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About Alex Heath

Alex Heath Alex Heath has been a staff writer at Cult of Mac for three years. He is also a co-host of the CultCast. He has been quoted by places like the BBC, KRON 4 News, and books like "ICONIC: A Photographic Tribute to Apple Innovation." If you want to pitch a story, share a tip, or just get in touch, additional contact information is available on his personal site. Twitter always works too. All DMs excepted.

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Shazam can now play back full tracks with Rdio

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Shazam got a cool update today.

The song-recognition app that Apple is baking into Siri in iOS 8 can now play back full tracks thanks to a partnership with Rdio. Users with the Rdio app installed will be able to listen to a whole song tagged in Shazam without having to the leave the app.

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Ultratext is the easiest way to create and share fun GIFs on the iPhone

Ultratext gif

I only recently got into the world of animated GIF memes, and that’s mainly thanks to a group of friends that like to inundate my iMessage with random stuff 24/7. Like any good millennial, I have some of my favorite GIFs saved in my Camera Roll to whip out at an appropriate time in a conversation.

Then there’s the world of making my own GIFs, which I have never had the slightest inclination to dabble in until I stumbled onto Ultratext, a relatively new app for the iPhone. After showing it to my techie and non-techie friends alike, it’s safe to say that Ultratext is the easiest and most fun way to create GIFs and share them in a matter of seconds.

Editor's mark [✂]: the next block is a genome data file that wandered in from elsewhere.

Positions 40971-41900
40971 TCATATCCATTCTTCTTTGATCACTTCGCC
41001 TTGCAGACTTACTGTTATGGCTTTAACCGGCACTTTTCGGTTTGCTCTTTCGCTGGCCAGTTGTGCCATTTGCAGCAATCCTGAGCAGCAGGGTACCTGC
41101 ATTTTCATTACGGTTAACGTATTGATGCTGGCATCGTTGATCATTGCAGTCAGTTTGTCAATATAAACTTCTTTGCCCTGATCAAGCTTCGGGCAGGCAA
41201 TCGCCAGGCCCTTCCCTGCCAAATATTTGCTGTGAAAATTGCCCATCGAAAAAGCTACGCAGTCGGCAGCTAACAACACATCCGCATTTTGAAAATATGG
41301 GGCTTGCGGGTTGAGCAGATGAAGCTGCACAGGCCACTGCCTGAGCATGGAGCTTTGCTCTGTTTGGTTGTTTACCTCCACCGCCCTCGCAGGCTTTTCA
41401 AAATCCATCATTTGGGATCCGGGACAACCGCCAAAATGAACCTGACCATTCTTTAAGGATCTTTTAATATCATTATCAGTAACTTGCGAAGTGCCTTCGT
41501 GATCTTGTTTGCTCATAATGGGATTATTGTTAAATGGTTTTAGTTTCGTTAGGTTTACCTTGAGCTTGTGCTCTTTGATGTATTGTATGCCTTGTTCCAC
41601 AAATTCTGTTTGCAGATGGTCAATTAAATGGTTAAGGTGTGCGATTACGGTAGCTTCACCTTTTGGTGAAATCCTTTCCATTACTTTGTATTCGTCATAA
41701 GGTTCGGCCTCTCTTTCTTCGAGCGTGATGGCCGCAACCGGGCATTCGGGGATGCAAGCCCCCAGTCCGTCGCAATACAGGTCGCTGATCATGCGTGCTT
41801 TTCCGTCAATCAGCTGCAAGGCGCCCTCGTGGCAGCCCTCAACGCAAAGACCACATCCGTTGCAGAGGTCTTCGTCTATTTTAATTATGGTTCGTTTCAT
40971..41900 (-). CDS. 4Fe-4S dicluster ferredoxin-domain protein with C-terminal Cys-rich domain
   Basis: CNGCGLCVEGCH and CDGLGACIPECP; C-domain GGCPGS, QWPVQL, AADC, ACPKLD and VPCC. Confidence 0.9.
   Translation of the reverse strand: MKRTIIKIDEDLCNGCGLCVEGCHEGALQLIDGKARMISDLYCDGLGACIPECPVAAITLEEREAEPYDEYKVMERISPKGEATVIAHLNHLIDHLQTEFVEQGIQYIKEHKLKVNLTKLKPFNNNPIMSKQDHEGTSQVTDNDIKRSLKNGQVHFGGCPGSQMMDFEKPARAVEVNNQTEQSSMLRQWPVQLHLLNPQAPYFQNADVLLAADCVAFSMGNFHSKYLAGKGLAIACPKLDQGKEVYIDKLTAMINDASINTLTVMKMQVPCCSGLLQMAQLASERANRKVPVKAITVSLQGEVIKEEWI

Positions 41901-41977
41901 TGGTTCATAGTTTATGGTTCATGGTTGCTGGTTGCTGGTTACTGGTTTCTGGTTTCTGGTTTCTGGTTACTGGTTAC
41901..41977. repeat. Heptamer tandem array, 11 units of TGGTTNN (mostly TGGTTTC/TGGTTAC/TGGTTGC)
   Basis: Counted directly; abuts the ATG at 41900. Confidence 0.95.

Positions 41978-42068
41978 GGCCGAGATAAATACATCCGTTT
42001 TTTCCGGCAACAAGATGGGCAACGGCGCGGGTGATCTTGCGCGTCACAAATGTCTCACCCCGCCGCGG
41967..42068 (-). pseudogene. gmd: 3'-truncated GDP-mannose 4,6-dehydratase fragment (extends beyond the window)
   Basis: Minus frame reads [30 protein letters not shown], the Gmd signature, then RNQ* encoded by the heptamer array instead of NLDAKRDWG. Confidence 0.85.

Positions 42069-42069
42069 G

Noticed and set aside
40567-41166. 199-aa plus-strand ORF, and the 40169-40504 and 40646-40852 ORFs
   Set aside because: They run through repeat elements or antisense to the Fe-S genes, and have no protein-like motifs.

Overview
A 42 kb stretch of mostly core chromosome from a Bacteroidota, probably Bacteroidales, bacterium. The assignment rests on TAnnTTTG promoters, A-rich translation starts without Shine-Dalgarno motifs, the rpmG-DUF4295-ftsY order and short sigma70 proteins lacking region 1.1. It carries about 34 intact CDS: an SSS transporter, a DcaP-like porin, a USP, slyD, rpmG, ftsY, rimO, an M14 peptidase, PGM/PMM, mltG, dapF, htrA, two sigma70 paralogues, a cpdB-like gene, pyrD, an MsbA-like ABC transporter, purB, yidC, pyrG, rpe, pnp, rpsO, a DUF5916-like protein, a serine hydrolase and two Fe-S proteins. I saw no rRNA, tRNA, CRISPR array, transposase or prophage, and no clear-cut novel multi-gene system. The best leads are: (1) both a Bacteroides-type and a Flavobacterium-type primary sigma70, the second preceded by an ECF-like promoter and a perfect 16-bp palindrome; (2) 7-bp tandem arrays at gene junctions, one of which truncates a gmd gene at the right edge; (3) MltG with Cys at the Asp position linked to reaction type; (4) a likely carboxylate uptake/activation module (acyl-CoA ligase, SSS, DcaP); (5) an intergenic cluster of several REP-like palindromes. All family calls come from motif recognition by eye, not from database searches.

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iPhone 5s is world’s top smartphone, but phablets are on the rise

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Bigger iPhones are on the way, which is good news for Apple’s bottom line.

The iPhone 5s is the number one smartphone in 35 countries around the world, according to new research conducted by Counterpoint Technology Market Research.

Samsung’s Galaxy S5 came in second followed by the S4, Note 3 phablet, and iPhone 5c at fifth place. With larger 4.7 and 5.5-inch iPhones on the horizon, Counterpoint notes that Apple will have another hit on its hands if it goes after the larger-screen smartphone market.

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Production issues could delay giant 5.5-inch iPhone until 2015

iPhone 6 and 6c concept

Besides a 4.7-inch model, Apple has been expected to announce an even larger 5.5-inch iPhone 6 this fall. But now production issues might keep Apple from pulling the trigger on an iPhablet until winter or even 2015.

Ming-Chi Kuo of the Taiwanese firm KGI Securities, who has been a consistently reliable source of information on Apple’s plans, isn’t bullish on seeing a 5.5-inch iPhone by the end of the year. Problems with the phone’s new display and casing could result in it being pushed back until well after the 4.7-inch iPhone 6 comes out.

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Apple responds to Chinese media backlash over iPhone location tracking

Tim Cook in the crowd at a recent event with China Mobile.

Tim Cook in the crowd at a recent event with China Mobile, the largest carrier on earth.

After the Chinese media called iOS’s ability to track an iPhone’s location a “national security concern,” Apple has responded with a lengthy statement detailing its commitment to customer privacy.

Yesterday China’s state-run CCTV ran a segment heavily criticizing the “Frequent Locations” feature in iOS 7 that records where the device has been in detail on a map. The implications of the report were that Apple was sharing the data with other companies and governments.